And here are some procedures:


    To configure Windows Deployment Services to run on the same computer as Microsoft DHCP

    Right-click the server and click Properties.

    On the DHCP tab, select Do not listen on port 67 and Configure DHCP Option #60 Tag to PXEClient.


    This procedure does the following:

    Sets HKEY_LOCAL_MACHINE\SYSTEM\CurrentControlSet\Services\WDSServer\Parameters\UseDhcpPorts to 0.

    Adds the option 60 PXEClient tag to all of your DHCP scopes.

    To configure Windows Deployment Services to run on the same computer as non-Microsoft DHCP

    Right-click the server and click Properties.

    On the DHCP tab, select the Do not listen on port 67.

    Use your DHCP server tools to set Option #60 Tag to PXEClient.

    This procedure sets HKEY_LOCAL_MACHINE\SYSTEM\CurrentControlSet\Services\WDSServer\Parameters\UseDhcpPorts to 0.
    LVL 17

    Assisted Solution

    All ports are Auto MDI/MDI-X , so the switch will automaticaly find needed type of connection, so you do not have to care about using regular or crossed type of cable.
    I would use min. Cat5e cable for giga-connection (not Cat5).

    Author Comment

    Thanks, both of you. I'm quite sure I've added the option 60 to the scope and configured the server not to listen to port 67 but I will double check tomorrow and get back to you.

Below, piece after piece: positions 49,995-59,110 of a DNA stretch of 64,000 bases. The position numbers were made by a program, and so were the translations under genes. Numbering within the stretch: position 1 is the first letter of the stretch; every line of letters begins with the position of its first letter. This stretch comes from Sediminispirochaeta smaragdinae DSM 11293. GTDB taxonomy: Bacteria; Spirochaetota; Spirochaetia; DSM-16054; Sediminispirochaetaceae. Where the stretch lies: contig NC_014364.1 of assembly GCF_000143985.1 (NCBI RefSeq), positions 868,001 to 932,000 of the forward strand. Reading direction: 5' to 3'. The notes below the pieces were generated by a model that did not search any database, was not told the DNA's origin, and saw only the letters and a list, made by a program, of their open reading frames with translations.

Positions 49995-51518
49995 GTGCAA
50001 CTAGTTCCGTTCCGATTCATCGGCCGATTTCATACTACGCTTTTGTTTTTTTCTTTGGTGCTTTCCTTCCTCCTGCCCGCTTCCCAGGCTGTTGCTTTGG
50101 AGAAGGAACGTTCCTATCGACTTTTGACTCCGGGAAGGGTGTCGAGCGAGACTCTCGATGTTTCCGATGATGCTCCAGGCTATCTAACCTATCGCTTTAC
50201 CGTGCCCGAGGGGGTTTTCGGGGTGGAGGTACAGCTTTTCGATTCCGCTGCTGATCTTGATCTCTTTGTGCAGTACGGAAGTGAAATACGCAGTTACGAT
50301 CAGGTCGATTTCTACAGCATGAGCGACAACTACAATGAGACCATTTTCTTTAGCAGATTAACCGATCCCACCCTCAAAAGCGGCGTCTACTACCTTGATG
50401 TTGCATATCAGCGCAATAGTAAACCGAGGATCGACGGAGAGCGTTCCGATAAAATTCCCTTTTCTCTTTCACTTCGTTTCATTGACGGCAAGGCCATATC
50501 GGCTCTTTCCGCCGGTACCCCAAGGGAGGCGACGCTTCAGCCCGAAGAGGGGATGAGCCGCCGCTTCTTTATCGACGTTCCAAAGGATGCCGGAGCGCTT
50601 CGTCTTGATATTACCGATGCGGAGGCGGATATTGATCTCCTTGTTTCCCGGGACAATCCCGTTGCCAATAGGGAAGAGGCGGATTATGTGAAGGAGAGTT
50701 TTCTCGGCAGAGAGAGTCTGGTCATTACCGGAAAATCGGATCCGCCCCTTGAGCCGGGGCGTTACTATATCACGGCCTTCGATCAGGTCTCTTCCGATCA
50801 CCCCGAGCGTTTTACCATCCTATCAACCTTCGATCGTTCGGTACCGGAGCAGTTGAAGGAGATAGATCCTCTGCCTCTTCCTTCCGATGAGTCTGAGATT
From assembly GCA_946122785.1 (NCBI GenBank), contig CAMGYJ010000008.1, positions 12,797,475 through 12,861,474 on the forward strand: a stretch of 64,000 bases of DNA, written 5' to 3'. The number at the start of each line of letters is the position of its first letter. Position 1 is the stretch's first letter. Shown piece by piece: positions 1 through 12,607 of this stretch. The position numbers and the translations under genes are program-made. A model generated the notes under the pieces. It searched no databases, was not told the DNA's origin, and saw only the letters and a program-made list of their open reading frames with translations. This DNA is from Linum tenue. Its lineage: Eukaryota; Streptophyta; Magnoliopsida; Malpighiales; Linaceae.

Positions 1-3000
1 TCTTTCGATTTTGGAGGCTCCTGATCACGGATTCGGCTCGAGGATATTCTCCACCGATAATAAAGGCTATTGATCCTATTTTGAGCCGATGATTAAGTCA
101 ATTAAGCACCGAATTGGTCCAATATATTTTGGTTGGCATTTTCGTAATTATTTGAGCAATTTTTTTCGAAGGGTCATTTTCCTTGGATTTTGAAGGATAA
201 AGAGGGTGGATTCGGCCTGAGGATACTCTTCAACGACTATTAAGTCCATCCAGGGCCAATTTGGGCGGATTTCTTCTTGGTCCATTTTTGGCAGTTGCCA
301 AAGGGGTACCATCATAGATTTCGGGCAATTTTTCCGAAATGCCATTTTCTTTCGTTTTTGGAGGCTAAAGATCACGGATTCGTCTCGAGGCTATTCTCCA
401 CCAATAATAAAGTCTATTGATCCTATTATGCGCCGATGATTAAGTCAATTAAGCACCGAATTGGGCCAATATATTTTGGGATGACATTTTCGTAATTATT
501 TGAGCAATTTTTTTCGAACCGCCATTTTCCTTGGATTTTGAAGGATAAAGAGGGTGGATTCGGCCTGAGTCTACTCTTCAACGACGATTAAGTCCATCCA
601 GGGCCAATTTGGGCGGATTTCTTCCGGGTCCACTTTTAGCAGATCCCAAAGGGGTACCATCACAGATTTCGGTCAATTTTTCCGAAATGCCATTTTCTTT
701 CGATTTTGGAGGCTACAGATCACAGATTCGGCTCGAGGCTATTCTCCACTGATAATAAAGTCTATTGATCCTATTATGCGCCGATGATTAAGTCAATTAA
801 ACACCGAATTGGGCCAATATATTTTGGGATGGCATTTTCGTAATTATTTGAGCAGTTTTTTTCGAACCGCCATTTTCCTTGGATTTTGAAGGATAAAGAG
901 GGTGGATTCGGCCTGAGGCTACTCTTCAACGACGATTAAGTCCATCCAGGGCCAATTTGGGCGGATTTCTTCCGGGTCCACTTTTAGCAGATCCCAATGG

LVL 6

    Expert Comment

    Oh, a lot of BIOS setups do not have PXE turned on.  I know on the Dell BIOS versions I've seen there is an option for PXE/ON you have to set for it to become available in the F12 menu.

    Also, at what point is it failing?  When you hit F12 and select to PXE boot the mac comes on the screen and then you should get some messages like connecting to and some fail message at the end, like failed to boot retry.  Are you getting these messages?

    Author Comment

    It's a Fujitsu Siemens S7110-laptop and the network boot is turned on in BIOS. It displays the MAC address and further it tries to connect with the DHCP-server without any luck. It never connects.
    LVL 7

    Expert Comment

    Check that the WDS service is running.

    Author Comment

    Thank you guys. Honestly, I don't know exactly what solved it, but re-creating the DHCP-scope and re-configuring the WDS did it. With all the hints you gave me It now finally recieves an IP from the DHCP-server and boots to the WDS-menu. The switch doesn't need to be configured as it is an "unmanaged" switch. Neither do I have to use a specific kind of TP-cable as long as it is CAT5.

    The problem now is that I recieve an error when I'm trying to capture an image from the Fujitsu Siemens laptop:

    Windows Boot Manager (Server IP: <--- Why this address? The server IP is
    Windows Failed to start...
    File: \Boot\BCD
    Status: 0xc000000f

    This is another problem so I guess I have to create a new post for this?